By James DeRuvo (doddleNEWS)
Artificial Intelligence is poised to dramatically change the way we make movies. Not only from a workflow point of view, but also from a cinematic one. Will AI get to a point that it’s going to auto-edit our movies for us? Probably not. But if you need to convert a regular sequence shot at 30fps into one that’s super slow motion, Nvidia has a way to do it using AI that’s bound to change the game.
“There are many memorable moments in your life that you might want to record with a camera in slow-motion because they are hard to see clearly with your eyes: the first time a baby walks, a difficult skateboard trick, a dog catching a ball. While it is possible to take 240-frame-per-second videos with a cell phone, recording everything at high frame rates is impractical, as it requires large memories and is power-intensive for mobile devices. Our method can generate multiple intermediate frames that are spatially and temporally coherent. Our multi-frame approach consistently outperforms state-of-the-art single frame methods.” – Nvidia White Paper
Working with researchers at Cornell University, engineers at Nvidia created an algorithm that would use a technique called frame interpolation to take a conventional video clip shot at 30 fps, and convert it into a super slow motion clip at 240 fps. The algorithm uses artificial intelligence, that was trained with over 11,000 video clips shot at 240 frames per second, and then the algorithm was able to predict where a given video clip shot at 30 fps per second would need additional frames and then create and insert those frames into the clip.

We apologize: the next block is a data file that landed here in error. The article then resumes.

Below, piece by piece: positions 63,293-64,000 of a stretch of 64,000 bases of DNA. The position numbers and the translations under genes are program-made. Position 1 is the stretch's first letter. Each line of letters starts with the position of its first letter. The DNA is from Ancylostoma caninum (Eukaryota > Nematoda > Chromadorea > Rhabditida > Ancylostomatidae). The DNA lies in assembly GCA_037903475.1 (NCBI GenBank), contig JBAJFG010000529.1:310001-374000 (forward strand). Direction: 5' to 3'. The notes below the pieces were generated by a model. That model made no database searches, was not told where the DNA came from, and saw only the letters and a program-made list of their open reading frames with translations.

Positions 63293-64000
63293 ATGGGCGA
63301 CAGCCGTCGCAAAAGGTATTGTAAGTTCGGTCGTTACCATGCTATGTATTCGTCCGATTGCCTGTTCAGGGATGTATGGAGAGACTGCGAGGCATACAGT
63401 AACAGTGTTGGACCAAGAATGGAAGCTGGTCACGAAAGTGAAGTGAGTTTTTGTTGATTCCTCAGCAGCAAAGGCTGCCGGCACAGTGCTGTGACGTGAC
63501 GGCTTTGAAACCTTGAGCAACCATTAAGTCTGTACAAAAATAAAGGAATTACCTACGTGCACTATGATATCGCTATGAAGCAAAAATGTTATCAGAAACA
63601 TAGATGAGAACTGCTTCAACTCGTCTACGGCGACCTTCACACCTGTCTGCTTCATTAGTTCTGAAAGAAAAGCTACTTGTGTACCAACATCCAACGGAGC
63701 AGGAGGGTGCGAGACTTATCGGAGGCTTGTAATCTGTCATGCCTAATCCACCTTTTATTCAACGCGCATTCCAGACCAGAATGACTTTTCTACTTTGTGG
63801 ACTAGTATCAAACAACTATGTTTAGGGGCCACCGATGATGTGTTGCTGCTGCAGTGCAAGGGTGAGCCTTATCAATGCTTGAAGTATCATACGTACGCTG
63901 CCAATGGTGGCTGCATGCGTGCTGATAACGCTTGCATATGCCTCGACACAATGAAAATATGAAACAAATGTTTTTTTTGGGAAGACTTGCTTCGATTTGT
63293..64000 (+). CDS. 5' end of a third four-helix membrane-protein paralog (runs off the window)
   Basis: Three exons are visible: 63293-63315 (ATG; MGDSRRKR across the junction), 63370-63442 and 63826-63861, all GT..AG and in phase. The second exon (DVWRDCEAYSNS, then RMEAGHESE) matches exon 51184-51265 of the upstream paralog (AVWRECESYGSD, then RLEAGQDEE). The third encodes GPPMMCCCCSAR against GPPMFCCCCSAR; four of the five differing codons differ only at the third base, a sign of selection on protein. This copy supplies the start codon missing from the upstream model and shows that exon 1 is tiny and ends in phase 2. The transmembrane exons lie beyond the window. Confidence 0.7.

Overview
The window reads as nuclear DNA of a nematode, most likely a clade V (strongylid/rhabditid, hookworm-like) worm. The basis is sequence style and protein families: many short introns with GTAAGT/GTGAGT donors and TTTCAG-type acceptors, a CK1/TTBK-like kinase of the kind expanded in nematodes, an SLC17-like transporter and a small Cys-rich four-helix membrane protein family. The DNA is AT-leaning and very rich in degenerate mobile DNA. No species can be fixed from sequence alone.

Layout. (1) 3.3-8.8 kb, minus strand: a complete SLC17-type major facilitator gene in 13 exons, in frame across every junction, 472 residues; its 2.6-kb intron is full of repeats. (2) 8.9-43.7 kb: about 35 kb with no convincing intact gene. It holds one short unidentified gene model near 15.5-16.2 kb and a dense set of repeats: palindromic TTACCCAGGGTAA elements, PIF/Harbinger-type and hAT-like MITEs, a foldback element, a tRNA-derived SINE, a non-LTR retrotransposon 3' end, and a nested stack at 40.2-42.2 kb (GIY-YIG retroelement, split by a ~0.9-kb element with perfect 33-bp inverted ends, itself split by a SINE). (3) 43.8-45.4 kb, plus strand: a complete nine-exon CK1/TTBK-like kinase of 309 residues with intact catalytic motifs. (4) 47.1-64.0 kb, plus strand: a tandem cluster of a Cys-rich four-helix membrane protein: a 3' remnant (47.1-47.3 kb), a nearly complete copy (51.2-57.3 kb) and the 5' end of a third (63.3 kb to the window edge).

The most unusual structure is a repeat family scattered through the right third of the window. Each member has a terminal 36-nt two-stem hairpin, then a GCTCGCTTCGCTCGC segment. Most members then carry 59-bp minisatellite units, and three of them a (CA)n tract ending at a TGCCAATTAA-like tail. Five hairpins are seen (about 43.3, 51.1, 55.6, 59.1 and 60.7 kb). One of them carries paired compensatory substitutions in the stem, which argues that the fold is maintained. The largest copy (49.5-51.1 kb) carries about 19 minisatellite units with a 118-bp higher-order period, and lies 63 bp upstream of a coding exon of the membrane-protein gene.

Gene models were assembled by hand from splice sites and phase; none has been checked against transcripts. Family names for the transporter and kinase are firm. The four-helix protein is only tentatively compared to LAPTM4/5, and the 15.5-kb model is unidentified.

And to underscore just how the technique to can really slow things down, the AI was stressed tested with video footage form the popular YouTube Channel The SlowMo Guys, who take videos at thousands of frames per second. And the AI was able to insert even more frames without breaking the image.
The technique used Nvidia Tesla V100 GPUs and the deep learning network of cu-DNN accelerated PolyTorch to map out a neural network if artificial intelligence that could then predict the next frame in the series, going all the way up to 240fps. The team then used a separate algorithm to verify the accuracy of the results. The result is a fluid, slow motion video shot that doesn’t suffer from blurriness of camera shake.
The end result is magic, as it can turn an ordinary “Kodak moment” into something even more special, without having to worry about knowing visual effects. “The method can take everyday videos of life’s most precious moments and slow them down to look like your favorite cinematic slow-motion scenes, adding suspense, emphasis, and anticipation,” NVIDIA writes.
You can read more about it here.